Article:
See how Okinawa's traditional liquor is made in Naha

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See how Okinawa's traditional liquor is made in Naha

by: Jaclynn Seah | .
Stripes Okinawa | .
published: June 01, 2016

A visit to Okinawa is not complete without having tasted some Awamori, the local liquor of the islands. Influenced from trade with Thailand during the Ryukyu era, Awamori was a popular export from Okinawa and often gifted by the Ryukyu kingdom to neighboring trading partners. Some of the local distilleries conduct little tours to let you have a look at how this liquor is made, and you can even do some tastings or buy some Awamori for yourself. If you are in the Shuri castle district of Naha and looking to learn about Awamori, here are two places that I visited.

Awamori is a clear rice liquor that is made in local distilleries from Indica rice imported from Thailand. The distillation process is similar throughout all the distilleries. First, the rice is washed and soaked in water, and then steamed. You will also see something called Koji, black mold which is sprayed onto the rice and heated for approximately two days. Yeast and water is then added to the Koji rice mixture, which is heated and left to ferment for around two weeks. The fermented mixture, or Moromi, is then distilled, and the resulting Awamori liquor is then stored, either bottled or left to age.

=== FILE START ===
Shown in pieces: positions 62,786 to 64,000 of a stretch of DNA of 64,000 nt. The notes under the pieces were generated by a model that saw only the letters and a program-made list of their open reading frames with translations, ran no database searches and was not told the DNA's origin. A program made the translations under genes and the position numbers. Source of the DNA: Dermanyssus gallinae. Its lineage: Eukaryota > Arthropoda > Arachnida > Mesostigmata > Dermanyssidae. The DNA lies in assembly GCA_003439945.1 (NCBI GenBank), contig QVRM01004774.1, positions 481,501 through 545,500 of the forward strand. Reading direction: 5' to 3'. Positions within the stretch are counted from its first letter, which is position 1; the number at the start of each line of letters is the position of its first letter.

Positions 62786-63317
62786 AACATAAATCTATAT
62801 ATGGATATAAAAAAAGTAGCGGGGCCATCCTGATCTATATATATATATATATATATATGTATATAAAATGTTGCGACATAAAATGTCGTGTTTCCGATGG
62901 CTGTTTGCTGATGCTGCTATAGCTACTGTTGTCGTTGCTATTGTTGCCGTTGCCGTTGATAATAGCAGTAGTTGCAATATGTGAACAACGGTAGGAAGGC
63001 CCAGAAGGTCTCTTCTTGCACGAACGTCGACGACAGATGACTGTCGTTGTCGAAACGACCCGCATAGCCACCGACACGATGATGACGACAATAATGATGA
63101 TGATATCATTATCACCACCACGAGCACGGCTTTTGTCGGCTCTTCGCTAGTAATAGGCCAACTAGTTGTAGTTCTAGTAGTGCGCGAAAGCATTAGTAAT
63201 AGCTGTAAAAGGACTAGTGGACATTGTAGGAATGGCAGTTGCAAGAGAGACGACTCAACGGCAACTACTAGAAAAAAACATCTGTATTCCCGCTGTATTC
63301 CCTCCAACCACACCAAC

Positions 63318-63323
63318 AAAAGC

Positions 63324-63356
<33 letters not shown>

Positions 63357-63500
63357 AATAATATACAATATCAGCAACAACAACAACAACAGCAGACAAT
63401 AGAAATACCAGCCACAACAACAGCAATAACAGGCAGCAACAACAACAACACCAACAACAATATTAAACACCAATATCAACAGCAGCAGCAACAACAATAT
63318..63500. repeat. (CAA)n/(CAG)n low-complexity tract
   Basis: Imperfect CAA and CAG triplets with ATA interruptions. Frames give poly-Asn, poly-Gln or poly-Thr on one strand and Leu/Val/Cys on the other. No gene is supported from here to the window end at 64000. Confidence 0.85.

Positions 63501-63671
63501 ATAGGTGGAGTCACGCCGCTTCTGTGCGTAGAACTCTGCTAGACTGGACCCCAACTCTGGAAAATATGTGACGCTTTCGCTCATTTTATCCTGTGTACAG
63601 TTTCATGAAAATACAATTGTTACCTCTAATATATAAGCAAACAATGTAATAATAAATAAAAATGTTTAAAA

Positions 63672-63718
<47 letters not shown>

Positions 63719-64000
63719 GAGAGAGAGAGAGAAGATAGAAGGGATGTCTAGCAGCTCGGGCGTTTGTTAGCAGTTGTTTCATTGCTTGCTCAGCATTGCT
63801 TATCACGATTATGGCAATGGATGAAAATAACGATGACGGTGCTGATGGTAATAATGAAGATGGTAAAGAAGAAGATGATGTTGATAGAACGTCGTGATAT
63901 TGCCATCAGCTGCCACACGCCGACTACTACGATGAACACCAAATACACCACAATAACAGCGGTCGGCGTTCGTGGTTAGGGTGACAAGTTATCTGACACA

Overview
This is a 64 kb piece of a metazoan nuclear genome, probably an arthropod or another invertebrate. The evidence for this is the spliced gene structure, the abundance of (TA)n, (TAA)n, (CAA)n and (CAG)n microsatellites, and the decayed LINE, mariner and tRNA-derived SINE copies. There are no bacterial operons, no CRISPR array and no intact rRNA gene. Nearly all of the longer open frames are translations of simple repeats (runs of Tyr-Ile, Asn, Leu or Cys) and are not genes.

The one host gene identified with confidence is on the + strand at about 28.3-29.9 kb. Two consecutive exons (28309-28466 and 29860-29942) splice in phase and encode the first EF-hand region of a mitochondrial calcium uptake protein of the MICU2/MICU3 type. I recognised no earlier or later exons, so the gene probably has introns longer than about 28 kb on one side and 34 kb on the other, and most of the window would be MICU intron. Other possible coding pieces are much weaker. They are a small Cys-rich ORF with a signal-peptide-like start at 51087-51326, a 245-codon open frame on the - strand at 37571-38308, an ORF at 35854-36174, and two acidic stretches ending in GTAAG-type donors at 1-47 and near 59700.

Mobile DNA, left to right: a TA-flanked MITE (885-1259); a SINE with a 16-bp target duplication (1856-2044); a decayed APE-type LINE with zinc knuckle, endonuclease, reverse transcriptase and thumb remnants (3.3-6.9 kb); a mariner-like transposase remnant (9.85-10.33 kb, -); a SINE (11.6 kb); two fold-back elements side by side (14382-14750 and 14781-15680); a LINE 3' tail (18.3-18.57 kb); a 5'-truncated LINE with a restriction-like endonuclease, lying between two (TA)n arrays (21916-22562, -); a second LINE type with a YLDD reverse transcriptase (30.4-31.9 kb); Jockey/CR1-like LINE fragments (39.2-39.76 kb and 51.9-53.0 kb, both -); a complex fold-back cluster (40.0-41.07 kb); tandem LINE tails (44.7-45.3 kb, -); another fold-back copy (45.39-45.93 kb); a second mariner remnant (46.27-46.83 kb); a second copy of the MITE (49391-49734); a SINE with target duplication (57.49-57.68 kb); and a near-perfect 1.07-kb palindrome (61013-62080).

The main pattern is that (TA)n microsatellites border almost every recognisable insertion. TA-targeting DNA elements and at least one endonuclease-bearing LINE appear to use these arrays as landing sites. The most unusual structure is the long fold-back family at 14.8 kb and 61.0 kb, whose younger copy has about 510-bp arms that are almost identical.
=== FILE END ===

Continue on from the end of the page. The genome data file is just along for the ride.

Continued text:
Sakimoto Distillery

Just a five minute walk from Shuri Monorail Station, this little distillery is easy to miss. I was greeted by one of the workers onsite, who gave me a brief tour of the place and let me peer into some of the drums of Moromi mixture. This is a very small distillery, but it has a little table at the entrance which displays various Awamori bottles where you can taste and purchase some large or miniature bottles back as souvenirs.

Zuisen Distillery

Compared to the other distilleries, this one was the most commercial set up. You are led up to the second level where you start off your tour with a video with various subtitling about the history and techniques to Awamori production. Then you are led downstairs, and allowed to peek in some doorways and windows, and the guide points out some of the salient features that were also mentioned in the video. At the end, you return to the first level where there is a tasting counter and you get to try several types of Awamori, as well as purchase anyone that catches your fancy. For those who prefer a more organized distillery tour, this would be the best place to visit.